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Hey diddle diddle, that cow’s gonna have a bad day

February 11, 2015

Hey diddle diddle,
The Cat and the fiddle,
The Cow jumped over the moon.


The short answer is that a cow jumping fast enough to escape Earth’s orbit, let alone getting to the moon, would explode in a huge plume of fire and ash.

Cow moon cWb2P65.jpg

The escape velocity of Earth from sea level is really fast (11.2 km/s). Rockets are able to go to space without burning up because they continue to apply force all the way up, rather than releasing it all at once and coasting the rest of the way. But a jump doesn’t work like that. Once you jump, that’s it for vertical force. If you are going to go to space with a jump, you have to have sufficient kinetic energy the second you leave the ground to get you all the way there.

KE = (1/2) * mass * velocity^2

According to a Google search, a cow weighs about 600 kg.

(1/2) * (600) * (11,200)^2 = 37,632,000,000 Joules, or 37.6 GJ.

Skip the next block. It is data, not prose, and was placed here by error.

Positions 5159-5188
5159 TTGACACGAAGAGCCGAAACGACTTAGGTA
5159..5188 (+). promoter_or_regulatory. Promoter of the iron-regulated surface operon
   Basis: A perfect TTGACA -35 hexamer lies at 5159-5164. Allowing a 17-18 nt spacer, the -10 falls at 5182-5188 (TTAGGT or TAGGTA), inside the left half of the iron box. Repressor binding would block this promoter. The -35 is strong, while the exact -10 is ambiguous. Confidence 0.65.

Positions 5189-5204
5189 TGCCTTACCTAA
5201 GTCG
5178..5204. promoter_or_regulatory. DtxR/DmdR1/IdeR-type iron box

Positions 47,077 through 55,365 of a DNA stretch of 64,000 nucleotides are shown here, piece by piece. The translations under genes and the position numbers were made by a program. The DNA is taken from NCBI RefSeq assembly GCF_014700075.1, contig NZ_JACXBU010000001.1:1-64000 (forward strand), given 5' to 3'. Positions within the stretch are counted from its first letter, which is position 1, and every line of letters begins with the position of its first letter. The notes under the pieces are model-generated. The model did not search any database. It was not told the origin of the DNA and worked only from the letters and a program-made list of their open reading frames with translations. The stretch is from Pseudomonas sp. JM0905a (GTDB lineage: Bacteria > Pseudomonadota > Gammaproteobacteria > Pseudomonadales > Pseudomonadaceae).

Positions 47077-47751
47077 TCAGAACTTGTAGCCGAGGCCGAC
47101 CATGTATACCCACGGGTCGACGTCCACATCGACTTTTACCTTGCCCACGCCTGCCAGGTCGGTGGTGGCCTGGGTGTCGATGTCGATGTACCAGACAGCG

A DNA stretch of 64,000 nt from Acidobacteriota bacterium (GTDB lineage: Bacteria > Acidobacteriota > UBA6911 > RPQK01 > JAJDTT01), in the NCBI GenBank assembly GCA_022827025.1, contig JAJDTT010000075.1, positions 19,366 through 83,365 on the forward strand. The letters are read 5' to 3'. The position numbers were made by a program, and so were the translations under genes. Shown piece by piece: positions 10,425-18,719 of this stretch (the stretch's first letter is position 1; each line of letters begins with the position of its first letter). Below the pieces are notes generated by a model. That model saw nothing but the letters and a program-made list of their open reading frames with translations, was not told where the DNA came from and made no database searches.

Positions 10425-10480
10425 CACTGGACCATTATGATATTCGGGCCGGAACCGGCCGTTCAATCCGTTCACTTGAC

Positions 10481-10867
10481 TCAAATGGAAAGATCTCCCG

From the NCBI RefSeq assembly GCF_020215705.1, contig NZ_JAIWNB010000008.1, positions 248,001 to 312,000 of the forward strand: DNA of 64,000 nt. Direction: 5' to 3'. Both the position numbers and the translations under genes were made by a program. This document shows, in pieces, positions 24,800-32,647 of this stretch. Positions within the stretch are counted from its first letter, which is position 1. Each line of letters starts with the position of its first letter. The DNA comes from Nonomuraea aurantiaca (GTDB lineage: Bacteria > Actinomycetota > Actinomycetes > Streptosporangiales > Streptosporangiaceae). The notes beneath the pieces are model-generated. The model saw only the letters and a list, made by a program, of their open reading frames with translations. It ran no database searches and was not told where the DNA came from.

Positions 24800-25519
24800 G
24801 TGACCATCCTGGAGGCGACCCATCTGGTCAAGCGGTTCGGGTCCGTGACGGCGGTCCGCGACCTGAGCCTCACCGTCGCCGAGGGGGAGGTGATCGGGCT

Given that insane speed in a normal Earth atmosphere, I’m just going to assume all of the kinetic energy is converted to thermal energy by friction. A cow is not going to be able to hold together under the force from the air resistance it would encounter at that speed. It would quickly break apart and the surface area would increase to the point where all that speed would quickly convert to heat.

The specific heat of beef is 3.5 kJ/kg C, and I’m going to assume that that’s pretty close to the specific heat of the full cow.

3.5/600 = .005833 kJ per degree C that the cow increases in temperature.
37,632,000 kJ * 0.005833 = 219,507 C change in temperature.

So, it’s hard to get a mental handle on just how overcooked that beef would be. The surface of the Sun is a measly 6,000 K, which isn’t even close to our poor bovine friend. Lightning is a bit closer at 30,000 K, but still you’re off by a factor of 7. Fortunately, it would be cool enough that our hapless cow wouldn’t set off a fusion reaction of the nitrogen in the atmosphere.

Basically, the cow’s better off staying on Earth.

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